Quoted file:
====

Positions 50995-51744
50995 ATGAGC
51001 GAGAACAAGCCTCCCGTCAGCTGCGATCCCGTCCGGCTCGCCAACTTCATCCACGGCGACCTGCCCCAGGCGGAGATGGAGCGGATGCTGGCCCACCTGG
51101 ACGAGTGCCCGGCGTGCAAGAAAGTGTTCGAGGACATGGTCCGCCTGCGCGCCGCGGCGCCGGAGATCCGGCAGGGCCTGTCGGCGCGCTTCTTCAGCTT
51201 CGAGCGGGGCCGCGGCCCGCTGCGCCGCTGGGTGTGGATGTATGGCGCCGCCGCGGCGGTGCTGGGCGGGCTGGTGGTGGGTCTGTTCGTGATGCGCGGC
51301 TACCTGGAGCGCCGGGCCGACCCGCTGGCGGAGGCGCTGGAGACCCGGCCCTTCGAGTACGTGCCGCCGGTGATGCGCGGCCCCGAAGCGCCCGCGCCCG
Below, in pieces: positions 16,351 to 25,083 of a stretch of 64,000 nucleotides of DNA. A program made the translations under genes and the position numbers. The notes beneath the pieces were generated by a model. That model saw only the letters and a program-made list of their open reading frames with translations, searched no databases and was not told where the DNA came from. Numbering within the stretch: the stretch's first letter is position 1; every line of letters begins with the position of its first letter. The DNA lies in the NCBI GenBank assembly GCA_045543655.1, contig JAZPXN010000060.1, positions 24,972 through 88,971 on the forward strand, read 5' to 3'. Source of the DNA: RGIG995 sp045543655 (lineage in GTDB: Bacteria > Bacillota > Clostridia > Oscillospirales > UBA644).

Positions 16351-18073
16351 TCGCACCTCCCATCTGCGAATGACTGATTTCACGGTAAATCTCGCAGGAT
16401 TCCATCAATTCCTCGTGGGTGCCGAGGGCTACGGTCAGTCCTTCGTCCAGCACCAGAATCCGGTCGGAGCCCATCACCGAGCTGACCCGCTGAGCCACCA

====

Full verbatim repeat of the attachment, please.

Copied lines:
Positions 50995-51744
50995 ATGAGC
51001 GAGAACAAGCCTCCCGTCAGCTGCGATCCCGTCCGGCTCGCCAACTTCATCCACGGCGACCTGCCCCAGGCGGAGATGGAGCGGATGCTGGCCCACCTGG
51101 ACGAGTGCCCGGCGTGCAAGAAAGTGTTCGAGGACATGGTCCGCCTGCGCGCCGCGGCGCCGGAGATCCGGCAGGGCCTGTCGGCGCGCTTCTTCAGCTT
51201 CGAGCGGGGCCGCGGCCCGCTGCGCCGCTGGGTGTGGATGTATGGCGCCGCCGCGGCGGTGCTGGGCGGGCTGGTGGTGGGTCTGTTCGTGATGCGCGGC
51301 TACCTGGAGCGCCGGGCCGACCCGCTGGCGGAGGCGCTGGAGACCCGGCCCTTCGAGTACGTGCCGCCGGTGATGCGCGGCCCCGAAGCGCCCGCGCCCG
Below, in pieces: positions 16,351 to 25,083 of a stretch of 64,000 nucleotides of DNA. A program made the translations under genes and the position numbers. The notes beneath the pieces were generated by a model. That model saw only the letters and a program-made list of their open reading frames with translations, searched no databases and was not told where the DNA came from. Numbering within the stretch: the stretch's first letter is position 1; every line of letters begins with the position of its first letter. The DNA lies in the NCBI GenBank assembly GCA_045543655.1, contig JAZPXN010000060.1, positions 24,972 through 88,971 on the forward strand, read 5' to 3'. Source of the DNA: RGIG995 sp045543655 (lineage in GTDB: Bacteria > Bacillota > Clostridia > Oscillospirales > UBA644).

Positions 16351-18073
16351 TCGCACCTCCCATCTGCGAATGACTGATTTCACGGTAAATCTCGCAGGAT
16401 TCCATCAATTCCTCGTGGGTGCCGAGGGCTACGGTCAGTCCTTCGTCCAGCACCAGAATCCGGTCGGAGCCCATCACCGAGCTGACCCGCTGAGCCACCA